Desperately Seeking Relevance: Hotel Bars Host Theme Nights, Hoping to Reinvigorate Themselves

Last Updated Mar 4, 2010 10:14 PM EST

Hotel bars, long-neglected segments of the market, could be the key to revitalizing established hotels while also raising much needed cash. Perhaps the hotels also know that nothing goes better with an economic swandive than a stiff drink. Add trendy cocktails, food and theme nights, and some hotels will be in the black -- while others with novice bartenders, lackluster drinks and no personality will languish empty and alone.

By creating themed nights, hotels can bolster the revenue of hotel bars, something hotels in the current recession are realizing. I previously wrote about how hotels are seeing how manipulating the profit margin on beer and wine can be extremely rewarding, especially if bars continue happy hours and hotels take on catered private events like barbecues or wedding receptions. As one hotelier who beat out other hotels by slightly dropping prices said, "Properly priced Bud sells rooms."

Trendspotters Andrew Freeman & Co. previously announced that hotel fare would go classical with cocktails and upscale but retro appetizers -- think of something Mad Men's Betty Draper might serve -- as well as themed nights like Sommelier Smackdown or a Deathmatch between local chefs.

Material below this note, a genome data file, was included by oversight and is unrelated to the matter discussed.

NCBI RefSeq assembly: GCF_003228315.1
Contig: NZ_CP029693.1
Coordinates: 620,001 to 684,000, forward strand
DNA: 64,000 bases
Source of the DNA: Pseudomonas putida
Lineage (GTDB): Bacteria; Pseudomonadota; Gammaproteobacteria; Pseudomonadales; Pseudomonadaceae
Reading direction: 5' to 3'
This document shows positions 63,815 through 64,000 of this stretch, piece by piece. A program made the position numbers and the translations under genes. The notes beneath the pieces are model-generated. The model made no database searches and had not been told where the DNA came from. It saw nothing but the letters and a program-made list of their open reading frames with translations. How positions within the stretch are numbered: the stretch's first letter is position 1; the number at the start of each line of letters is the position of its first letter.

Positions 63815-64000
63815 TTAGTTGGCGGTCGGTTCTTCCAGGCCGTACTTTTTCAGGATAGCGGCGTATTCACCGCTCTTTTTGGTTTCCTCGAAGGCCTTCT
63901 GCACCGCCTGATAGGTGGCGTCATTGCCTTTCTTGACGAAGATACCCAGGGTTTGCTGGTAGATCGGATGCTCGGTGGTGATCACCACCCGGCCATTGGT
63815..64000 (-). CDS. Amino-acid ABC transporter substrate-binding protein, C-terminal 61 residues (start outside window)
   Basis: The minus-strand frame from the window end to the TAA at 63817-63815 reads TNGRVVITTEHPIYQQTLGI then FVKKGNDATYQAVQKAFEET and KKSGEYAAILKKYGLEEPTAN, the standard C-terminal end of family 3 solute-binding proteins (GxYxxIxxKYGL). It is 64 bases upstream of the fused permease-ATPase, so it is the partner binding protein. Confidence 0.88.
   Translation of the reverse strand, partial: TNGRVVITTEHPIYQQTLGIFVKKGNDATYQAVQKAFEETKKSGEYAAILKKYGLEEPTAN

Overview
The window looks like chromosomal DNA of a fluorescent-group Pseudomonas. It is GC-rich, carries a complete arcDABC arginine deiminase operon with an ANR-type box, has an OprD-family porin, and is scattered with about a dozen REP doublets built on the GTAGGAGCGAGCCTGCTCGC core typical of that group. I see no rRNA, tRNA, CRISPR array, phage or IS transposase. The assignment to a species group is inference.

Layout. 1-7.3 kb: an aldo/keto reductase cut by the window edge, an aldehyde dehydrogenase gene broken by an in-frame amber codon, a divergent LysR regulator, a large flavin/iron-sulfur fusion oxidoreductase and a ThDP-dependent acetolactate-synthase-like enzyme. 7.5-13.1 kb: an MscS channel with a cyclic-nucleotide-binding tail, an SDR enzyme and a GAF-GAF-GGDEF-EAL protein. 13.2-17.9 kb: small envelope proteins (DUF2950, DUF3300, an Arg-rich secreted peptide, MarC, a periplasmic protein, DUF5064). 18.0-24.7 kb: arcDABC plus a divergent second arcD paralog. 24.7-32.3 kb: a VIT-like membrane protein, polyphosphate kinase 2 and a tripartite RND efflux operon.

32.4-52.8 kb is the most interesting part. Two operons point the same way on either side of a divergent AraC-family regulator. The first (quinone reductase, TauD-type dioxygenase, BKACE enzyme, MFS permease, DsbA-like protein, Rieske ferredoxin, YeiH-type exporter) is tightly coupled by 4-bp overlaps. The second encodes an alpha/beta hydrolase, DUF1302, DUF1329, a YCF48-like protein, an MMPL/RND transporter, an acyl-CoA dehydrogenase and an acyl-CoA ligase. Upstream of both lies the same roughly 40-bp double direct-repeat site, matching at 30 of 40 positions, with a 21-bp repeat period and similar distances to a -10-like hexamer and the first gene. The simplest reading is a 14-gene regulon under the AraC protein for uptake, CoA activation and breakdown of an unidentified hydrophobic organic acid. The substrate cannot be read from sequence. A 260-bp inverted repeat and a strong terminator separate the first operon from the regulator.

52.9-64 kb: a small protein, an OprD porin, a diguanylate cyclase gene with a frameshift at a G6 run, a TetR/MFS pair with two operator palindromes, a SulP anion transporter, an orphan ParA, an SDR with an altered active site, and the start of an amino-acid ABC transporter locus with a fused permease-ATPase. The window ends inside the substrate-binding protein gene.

One of the biggest theme nights lately seems to be Oscar Night this Sunday. While you may think all of Los Angeles will be abuzz -- it is -- but so are hotel bars in Seattle, Las Vegas and other places. There are cocktails, themed food and big screens to watch the awards show.

However, some are lamenting the lost art of the cocktail, given the prevalence of novice hotel bartenders, and say that hotels are letting an opportunity slip away:

A few folks are getting it right. But they usually have to hire mixology consultants such as Peter Vestinos, beverage development director at Wirtz Beverage Group, to lead the way.

"The argument I make when I work with hotels is we need to bring back your bar to where it should be," Vestinos said in a recent phone call. He argues that a hotel bar, if any establishment, should be stepping up their game.

"If you look back at history, the hotel bar is really where the cocktail trend started. The benefit of a hotel bar is that you have this huge staff at your disposal, and you have access to fresh produce (for juices), and so much prep time."

The hotel bar was once a glamorous place, visited by celebrities and scions of wealthy families alike. Now few remember those better days and hotel bars are afterthoughts or left to disintegrate quietly. The smarter hoteliers are realizing their expensive commercial real estate, especially downtown, pays off better as a trendy bar or nightclub than a tribute to the ages. And if business is slow, there's always a Real Housewives of ... party.
Expect to see more hotel bars become alive again.

Photo: Thomas Hawk